Tuesday, June 14, 2011

Supreme Court appoints panel to examine Samacheer Kalvi issue

The Supreme Court on Tuesday appointed an expert panel to examine the syllabus/textbooks for over 2 crore school children in Tamil Nadu sought to be altered by the Jayalalithaa government.

A bench of justices B.S. Chauhan and Swatanter Kumar, however, said the Samacheer Kalvi Thittam (uniform system of school education) would continue to be implemented for Class I and VI during the present academic session.

The Supreme Court said the expert panel to be headed by the State Chief Secretary would submit its report within three weeks to the Madras High Court which would pass appropriate orders.

It said “decisions taken administratively or through legislative measures and such changes emerging with political change or wisdom of legislature should have a paramount consideration” for the interests of the student community.

The bench passed the order on an appeal filed by Tamil Nadu government challenging a Madras High Court order directing the State to continue with implementation of the Tamil Nadu Uniform System of School Education Act.

The Act introduced in 2010-2011 by the previous Dravida Munnetra Kazhagam government had introduced a common curriculum for schoolchildren till Class X.

Prior to introduction of the Act, Tamil Nadu had different streams like Matriculation, State Board, Oriental and Anglo-Indian. But by the 2010 Act, a common curriculum was introduced.

However, the Jayalalithaa government, immediately after assuming power, has introduced Section 3 in the Act on May 22 to keep in abeyance implementation of the Act on the ground that several text books had controversial chapters.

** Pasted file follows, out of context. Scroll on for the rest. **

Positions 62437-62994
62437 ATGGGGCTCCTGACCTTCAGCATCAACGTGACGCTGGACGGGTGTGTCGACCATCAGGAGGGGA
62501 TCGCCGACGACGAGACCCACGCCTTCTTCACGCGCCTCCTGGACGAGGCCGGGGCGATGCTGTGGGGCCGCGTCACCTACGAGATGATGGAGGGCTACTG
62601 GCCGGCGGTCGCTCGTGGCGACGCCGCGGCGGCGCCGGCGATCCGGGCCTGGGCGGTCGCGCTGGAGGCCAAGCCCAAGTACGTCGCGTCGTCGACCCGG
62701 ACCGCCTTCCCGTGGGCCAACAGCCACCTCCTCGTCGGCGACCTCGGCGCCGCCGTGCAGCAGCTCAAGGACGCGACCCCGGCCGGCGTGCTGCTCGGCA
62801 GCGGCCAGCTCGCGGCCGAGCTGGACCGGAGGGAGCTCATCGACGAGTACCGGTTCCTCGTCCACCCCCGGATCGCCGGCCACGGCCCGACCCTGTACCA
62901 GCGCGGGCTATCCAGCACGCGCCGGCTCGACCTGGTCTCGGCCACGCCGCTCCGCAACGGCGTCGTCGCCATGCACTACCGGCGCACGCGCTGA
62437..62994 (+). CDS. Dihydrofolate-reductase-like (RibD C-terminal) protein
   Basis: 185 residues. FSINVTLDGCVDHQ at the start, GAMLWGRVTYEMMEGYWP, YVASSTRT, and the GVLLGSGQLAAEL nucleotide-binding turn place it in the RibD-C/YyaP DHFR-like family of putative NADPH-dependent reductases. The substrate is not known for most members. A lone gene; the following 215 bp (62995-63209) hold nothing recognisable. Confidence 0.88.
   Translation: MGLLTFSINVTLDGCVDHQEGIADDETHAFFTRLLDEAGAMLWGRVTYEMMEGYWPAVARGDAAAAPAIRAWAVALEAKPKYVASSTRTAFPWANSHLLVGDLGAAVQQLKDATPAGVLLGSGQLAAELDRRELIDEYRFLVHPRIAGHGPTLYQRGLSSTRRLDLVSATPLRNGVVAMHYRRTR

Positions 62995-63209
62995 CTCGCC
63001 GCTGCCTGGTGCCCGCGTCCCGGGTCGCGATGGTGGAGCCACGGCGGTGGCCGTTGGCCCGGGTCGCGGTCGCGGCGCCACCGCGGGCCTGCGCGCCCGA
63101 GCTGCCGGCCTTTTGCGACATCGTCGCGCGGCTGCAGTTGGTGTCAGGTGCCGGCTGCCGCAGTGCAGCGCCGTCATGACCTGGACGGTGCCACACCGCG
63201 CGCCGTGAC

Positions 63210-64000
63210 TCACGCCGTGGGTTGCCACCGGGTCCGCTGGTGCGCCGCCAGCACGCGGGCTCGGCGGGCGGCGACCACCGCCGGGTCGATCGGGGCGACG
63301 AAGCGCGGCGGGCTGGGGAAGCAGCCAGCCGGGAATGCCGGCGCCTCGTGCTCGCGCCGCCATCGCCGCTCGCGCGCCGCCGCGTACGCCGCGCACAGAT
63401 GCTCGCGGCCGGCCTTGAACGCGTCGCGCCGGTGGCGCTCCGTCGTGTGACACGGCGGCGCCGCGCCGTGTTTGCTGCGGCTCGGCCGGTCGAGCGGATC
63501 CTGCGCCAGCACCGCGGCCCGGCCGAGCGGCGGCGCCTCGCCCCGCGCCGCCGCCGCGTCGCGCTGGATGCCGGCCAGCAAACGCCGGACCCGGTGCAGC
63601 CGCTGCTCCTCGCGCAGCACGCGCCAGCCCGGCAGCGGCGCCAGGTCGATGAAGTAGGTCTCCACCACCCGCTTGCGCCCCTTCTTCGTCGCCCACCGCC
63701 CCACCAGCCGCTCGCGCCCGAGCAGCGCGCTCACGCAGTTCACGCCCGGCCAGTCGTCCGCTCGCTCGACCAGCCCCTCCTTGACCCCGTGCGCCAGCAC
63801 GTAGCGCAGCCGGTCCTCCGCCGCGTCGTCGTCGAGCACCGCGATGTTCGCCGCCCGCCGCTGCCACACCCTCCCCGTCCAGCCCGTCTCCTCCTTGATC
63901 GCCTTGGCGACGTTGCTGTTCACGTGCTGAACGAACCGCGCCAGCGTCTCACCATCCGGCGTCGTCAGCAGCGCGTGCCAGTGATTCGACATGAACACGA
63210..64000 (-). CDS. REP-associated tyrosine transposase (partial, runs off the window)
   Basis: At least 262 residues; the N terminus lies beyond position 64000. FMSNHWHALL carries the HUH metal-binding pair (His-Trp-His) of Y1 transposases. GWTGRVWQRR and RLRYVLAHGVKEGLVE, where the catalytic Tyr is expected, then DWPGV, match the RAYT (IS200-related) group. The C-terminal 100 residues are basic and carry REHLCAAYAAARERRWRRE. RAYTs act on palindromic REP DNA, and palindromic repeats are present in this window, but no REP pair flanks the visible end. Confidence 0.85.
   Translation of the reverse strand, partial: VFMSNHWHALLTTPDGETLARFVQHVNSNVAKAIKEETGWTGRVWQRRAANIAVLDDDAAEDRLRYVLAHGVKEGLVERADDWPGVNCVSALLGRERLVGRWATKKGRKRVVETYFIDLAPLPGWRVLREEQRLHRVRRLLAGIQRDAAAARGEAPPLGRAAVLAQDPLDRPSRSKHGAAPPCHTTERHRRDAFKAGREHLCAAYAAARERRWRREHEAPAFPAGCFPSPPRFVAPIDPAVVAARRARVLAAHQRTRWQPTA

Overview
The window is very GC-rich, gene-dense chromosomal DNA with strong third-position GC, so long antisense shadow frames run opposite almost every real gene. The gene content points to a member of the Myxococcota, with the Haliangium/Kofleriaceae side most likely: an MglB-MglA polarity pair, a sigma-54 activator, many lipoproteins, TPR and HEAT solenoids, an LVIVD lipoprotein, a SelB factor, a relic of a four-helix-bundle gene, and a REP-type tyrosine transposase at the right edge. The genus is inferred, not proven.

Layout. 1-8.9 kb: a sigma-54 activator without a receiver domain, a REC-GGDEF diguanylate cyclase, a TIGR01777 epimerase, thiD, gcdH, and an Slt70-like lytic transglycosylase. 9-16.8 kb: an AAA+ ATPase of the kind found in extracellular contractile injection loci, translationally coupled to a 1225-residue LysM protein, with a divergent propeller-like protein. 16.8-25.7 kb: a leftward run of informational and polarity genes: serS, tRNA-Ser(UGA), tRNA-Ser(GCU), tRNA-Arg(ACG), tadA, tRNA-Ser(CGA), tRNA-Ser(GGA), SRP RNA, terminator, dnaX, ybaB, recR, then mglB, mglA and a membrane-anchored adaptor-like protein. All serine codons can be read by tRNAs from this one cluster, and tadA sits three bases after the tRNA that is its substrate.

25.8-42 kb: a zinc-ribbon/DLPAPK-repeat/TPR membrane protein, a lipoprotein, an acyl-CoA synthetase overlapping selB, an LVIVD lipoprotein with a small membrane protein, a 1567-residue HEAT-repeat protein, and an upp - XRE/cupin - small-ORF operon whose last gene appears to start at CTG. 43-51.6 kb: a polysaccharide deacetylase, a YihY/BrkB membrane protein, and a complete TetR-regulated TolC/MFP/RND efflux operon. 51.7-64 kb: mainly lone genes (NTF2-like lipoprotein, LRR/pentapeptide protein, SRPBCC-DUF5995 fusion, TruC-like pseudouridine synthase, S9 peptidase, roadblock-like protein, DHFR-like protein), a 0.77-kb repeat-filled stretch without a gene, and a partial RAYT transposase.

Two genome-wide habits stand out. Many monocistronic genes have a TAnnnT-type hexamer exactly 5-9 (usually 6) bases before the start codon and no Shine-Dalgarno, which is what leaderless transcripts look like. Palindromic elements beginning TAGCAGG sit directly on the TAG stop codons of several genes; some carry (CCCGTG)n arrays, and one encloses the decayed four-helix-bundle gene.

The Madras High Court had, however, asked the State to implement the Act since the government had reportedly spent Rs. 200 crore for printing about 9 crore text books.

Apart from the Chief Secretary, other members of the panel would comprise two State represenatives with expertise in education, two from the NCERT, two academcians of eminence, State Education Secretary and Director School Education, Tamil Nadu.

The Supreme Court passed the direction after hearing arguments put forward by senior counsel P.P. Rao, Rajiv Datta and Guru Krishna Kumar for the State and senior counsel A.K. Ganguly, M.N. Krishnamani and Harish Kumar for various educational institutions and groups opposed to the government’s move.

The bench rejected submissions of Mr. Ganguly and others that the State had acted in haste as within a single day on May 22 it swiftly introduced the Bill in the State Assembly for amending the Act and on the same day obtained the Govenor’s assent.

“You cannot object to it. That shows they are efficient. Parliament has its own powers to legislate, we cannot interfere with such things,” the bench remarked.

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